Another problem comes with the splicing success rate.  “Just 28 of these 54 embryos were successfully spliced.”  If we were using this technology to treat embryos with genetic defects, what do we do with the embryos if our treatment fails?  Are these embryos then discarded, or  are they allowed to implant with their genetic defect still present?  I would argue that these embryos deserve our protection, as human persons created in the image of God.  However, by treating them, have we caused further damage?  In other words, are we raising the probability that these already genetically impaired embryos will not be viable?

CRISPR is an exciting new technology, and may even help us create adult stem cells for therapy.  When it comes to genetic modification of human embryos, however, this technology is definitely not ready for primetime.

Center Launches New Academic Journal

Wednesday, April 22nd, 2015 by Dr. Dennis Sullivan

BFP logo

The Center for Bioethics is launching a new peer-reviewed academic journal, entitled Bioethics in Faith and Practice. We are excited about this new venture, which will help healthcare professionals and academics with a faith perspective to articulate their values in the pluralistic arena of medical practice.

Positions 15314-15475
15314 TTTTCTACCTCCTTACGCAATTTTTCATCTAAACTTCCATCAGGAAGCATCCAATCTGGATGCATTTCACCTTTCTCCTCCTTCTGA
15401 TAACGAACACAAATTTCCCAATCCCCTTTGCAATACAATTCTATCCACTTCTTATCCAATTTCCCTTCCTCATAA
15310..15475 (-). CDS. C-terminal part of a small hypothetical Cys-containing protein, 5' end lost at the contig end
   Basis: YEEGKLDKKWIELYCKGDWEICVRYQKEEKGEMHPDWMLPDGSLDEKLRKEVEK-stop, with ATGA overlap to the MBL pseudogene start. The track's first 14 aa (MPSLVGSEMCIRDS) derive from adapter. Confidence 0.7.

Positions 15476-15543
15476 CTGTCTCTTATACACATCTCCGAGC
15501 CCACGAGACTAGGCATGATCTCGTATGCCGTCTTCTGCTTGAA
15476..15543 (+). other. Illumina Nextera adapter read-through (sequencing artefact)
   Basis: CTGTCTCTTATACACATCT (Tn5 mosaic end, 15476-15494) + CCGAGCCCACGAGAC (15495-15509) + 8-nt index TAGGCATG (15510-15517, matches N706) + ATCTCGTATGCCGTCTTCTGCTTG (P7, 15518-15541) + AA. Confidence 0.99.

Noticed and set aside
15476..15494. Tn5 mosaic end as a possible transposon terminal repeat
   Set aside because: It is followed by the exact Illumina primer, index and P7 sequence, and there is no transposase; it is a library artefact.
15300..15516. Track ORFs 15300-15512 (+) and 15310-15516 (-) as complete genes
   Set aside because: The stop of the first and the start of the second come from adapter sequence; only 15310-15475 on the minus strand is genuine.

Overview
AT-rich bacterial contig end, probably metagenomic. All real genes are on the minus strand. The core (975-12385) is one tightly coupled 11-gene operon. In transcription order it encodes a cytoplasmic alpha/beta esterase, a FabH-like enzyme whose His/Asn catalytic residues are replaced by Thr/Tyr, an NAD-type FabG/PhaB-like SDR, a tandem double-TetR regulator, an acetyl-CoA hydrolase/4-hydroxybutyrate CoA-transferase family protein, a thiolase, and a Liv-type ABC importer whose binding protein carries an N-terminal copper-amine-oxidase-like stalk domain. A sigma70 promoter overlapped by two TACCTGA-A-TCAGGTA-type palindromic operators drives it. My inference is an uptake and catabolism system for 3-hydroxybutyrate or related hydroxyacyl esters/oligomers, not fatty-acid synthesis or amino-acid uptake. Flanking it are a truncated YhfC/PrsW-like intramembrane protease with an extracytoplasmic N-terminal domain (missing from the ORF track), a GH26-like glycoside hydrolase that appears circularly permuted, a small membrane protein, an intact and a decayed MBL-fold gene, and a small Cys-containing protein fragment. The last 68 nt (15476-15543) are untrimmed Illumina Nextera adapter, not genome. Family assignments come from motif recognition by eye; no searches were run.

Why a new online journal, in a field already filled with academic voices? It is because of a particularly vexing problem in our public discourse, one which the late Richard John Neuhaus referred to as “The Naked Public Square.” Father Neuhaus spoke out about the aggressive exclusion of religious ideas from our national debates. This is especially true in medical ethics, where biblically-derived values are conspicuously absent. Of course, this makes no sense, because most of our patients have religious ideas that they desperately turn to in times of illness and suffering. Yet many physicians, nurses, and pharmacists are ill equipped to speak this language, and they have been taught that it is “unprofessional” to discuss these topics.

Theologian George Weigel, in discussing the Neuhaus legacy, put it this way: